We were given the option of doing pique turns on the second try of chaines. Pique turns and chaines are about the same difficulty for me, but I haven’t excessively practiced the pique turns at home so I’m a bit intimidated about doing them across the huge studio. I tried anyway, and Teacher told me to not even think about it. Ok, she wasn’t mean about it but basically told me to stick to chaines.
During sautes, I figured out why my timing is off. Apparently near the end of the sautes (so if we’re doing 16, at around 11 or so) I start going faster, probably thinking that it’s a way of getting through it quicker. So today I worked on slowing it down and staying in timing. Also, my feet were pointed! My changements are still much weaker than my sautes from first though, and I have no idea how to work on that. I feel like when my feet switch I move my hips or pelvis excessively or something. So trying to stabilize the pelvis while not letting the rest of my body hunch over is tricky!
Next week, according to Teacher, we will de doing pirouettes. Oh, crap…
We had a tiny class, only 4 of us. Unfortunately, that didn’t translate to a “let’s use our brains more” class because the other students were new to ballet. But class was nice, and somewhat of a confidence booster.
My balances is releve sous-sus were nice and stable, but in first position releves they sucked. I don’t know if it’s because we did the first position balances earlier on in class and I wasn’t warmed up yet, or if releve sous-sus if is just a more stable position.
Since the combinations were very simple – due to E Teacher toning it down – I got to focus on my timing more than usual. And since there were so few of us, we were able to just walk on over to the other side of the portable barres to see ourselves in the mirror on both sides. I really enjoyed that.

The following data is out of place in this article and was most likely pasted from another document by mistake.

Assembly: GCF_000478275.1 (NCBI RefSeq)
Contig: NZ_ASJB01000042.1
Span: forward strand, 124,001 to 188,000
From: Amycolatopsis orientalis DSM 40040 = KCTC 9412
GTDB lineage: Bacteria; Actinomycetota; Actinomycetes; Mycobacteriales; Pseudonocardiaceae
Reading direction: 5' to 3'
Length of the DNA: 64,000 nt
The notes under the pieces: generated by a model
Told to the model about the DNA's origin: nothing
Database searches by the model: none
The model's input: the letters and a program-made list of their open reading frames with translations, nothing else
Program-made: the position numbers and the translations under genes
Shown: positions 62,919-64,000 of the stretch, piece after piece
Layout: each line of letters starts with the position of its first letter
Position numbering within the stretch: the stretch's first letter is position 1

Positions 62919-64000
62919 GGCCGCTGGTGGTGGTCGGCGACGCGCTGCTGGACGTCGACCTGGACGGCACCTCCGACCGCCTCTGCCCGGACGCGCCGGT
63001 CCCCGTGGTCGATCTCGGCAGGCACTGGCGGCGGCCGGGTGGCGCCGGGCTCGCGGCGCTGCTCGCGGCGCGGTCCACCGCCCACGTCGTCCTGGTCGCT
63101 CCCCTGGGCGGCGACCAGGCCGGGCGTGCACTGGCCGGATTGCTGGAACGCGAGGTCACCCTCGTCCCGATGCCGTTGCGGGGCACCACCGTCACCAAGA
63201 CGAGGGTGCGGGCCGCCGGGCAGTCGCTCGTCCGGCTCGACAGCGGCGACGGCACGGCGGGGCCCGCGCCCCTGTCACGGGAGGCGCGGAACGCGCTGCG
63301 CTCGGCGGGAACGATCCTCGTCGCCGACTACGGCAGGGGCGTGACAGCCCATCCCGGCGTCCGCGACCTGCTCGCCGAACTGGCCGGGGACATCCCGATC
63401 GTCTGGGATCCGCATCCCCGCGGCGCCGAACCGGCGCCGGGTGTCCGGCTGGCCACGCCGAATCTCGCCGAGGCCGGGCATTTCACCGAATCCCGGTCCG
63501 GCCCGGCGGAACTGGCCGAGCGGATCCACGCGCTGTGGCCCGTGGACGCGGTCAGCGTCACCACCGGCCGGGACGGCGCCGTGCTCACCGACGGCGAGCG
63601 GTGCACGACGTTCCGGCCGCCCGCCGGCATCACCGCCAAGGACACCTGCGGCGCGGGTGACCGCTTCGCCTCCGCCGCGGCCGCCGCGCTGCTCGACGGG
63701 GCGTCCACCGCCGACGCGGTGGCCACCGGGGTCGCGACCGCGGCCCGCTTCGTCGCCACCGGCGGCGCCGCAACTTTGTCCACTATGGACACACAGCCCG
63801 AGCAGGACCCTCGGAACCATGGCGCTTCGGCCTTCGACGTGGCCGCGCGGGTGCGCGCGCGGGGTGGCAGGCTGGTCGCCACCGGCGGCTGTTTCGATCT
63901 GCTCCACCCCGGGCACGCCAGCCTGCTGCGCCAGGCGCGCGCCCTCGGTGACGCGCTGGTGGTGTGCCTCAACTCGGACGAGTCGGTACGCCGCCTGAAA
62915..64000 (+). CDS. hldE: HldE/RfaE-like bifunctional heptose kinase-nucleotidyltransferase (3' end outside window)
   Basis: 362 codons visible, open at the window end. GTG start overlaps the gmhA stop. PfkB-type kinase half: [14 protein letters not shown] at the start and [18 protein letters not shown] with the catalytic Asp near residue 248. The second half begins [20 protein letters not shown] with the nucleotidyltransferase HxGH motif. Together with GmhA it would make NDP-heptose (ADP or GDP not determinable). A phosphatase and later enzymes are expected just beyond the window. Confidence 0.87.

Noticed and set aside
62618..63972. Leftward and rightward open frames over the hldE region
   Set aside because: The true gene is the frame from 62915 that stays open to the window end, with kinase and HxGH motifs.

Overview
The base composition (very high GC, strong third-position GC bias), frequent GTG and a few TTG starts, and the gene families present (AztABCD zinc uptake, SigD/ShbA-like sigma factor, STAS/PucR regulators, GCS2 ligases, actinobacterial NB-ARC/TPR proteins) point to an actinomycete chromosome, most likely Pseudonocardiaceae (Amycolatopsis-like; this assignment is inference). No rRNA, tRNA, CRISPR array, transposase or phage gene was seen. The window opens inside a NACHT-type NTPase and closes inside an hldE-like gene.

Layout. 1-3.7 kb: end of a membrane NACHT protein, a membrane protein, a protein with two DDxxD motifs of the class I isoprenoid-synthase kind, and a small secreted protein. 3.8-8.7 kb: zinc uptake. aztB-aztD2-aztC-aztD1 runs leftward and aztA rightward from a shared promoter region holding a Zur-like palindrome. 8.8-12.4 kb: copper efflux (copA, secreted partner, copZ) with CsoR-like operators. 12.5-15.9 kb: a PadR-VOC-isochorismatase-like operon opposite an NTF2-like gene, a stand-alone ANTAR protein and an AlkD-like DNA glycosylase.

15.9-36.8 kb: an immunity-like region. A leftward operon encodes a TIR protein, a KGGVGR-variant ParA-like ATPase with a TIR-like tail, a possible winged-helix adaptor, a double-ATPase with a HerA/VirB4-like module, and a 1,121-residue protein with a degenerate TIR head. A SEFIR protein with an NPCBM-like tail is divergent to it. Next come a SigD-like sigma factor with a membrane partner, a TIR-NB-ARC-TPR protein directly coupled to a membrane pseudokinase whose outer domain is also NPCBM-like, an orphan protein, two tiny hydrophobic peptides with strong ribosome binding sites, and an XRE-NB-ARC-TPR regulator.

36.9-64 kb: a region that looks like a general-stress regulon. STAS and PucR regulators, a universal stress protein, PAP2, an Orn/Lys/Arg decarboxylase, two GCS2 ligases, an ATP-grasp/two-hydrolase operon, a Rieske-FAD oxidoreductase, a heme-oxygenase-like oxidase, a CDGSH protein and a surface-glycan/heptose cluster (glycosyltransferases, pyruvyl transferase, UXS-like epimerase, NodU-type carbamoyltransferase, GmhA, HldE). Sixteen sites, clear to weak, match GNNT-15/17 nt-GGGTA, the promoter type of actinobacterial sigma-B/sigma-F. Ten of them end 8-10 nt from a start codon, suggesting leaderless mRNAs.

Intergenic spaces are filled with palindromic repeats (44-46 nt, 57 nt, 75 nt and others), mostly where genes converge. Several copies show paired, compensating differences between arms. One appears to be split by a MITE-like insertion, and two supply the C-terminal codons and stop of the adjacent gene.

For center we did sautes, echappes and changements. Still need to work on my changements but my jumps in general are improving. E Teacher complimented us on our timing, but told us to go deeper into plie. Said it’s a better workout. A light bulb turned on in my head and I realized that as my legs get stronger my jumps will continue to improve.
We also did chaines but luckily, no passe releve balance and pirouette combination.
So I came home and just for the hell of it, tried to do a passe releve balancing exercise. With arms in high fifth, I plied and straightened and on the 3rd one I brought my arms down the sides and went up for the passe releve balance. Holy crap – it worked! I stayed up the for as long as I can remember with a possible exception of one time right before I sprained that ankle – in an unrelated activity – last july.
Tried it again on the right foot, which has been my weaker side for this particular thing, and I was flabbergasted to see that it worked again! I think I’ll just keep doing it tonight, just to believe it’s real. I’ll probably make Boyfriend film it so I can appreciate the length, too.
Why is this such a big deal to me? Perhaps because a passe releve balance looks – to me, at least – as such an awesomely balletic pose. To think that I could, despite my body’s center of gravity issues, actually work up to pull this off is so amazing to me. Perhaps it means I can learn to do even other things I’d previously thought impossible.
I’ve had this fear for a while now – ever since two months or so in my first semester of ballet, when I realized that all the girls that had started as brand new at the same time as I had leveled up to being able to balance on releve and I couldn’t – that there was only so far I could get. I figured the reason no teacher has brought it up or pretended to not notice was either because it’s a lost cause and it would be rude of them to bring it up, they don’t want to get in any “political correctness” drama, or a mixture of both.
I’d never considered that perhaps I was just really weak when I started ballet and after a while had begun to expect to fail at certain things. That I was holding back my progress subconsciously or something. It’s a really interesting idea that I need to ponder some more.